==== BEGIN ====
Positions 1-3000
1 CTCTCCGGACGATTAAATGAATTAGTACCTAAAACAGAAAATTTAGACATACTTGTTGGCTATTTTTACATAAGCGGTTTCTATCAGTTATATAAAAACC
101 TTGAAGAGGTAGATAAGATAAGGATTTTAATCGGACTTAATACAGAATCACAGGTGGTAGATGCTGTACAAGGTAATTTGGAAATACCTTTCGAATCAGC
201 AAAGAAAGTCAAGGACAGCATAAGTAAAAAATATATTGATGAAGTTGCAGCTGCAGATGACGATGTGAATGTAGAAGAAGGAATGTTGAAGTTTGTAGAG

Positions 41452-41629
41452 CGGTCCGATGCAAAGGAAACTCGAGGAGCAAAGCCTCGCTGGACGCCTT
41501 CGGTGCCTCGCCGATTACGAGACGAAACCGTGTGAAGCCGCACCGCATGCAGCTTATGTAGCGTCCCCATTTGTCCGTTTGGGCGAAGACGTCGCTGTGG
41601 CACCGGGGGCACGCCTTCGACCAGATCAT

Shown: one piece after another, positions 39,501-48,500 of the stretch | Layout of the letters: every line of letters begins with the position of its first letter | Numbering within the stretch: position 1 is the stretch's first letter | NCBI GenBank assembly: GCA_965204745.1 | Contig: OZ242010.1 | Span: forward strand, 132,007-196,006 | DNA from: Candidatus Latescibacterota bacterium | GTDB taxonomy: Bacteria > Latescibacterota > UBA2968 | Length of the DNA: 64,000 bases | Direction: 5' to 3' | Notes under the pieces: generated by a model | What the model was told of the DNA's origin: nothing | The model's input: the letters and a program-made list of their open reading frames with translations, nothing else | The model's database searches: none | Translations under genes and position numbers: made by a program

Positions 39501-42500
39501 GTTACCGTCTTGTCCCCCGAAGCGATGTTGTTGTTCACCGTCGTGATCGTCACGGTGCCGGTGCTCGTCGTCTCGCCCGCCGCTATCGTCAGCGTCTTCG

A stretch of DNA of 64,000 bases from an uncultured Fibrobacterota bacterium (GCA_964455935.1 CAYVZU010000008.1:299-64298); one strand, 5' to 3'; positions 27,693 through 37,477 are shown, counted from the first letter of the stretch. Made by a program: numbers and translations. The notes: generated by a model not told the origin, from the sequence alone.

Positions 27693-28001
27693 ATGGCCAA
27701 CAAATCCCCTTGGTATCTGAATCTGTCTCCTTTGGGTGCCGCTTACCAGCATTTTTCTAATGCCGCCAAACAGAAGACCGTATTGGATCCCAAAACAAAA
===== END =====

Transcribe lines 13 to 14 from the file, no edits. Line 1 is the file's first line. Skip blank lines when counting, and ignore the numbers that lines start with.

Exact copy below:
Positions 27693-28001
27693 ATGGCCAA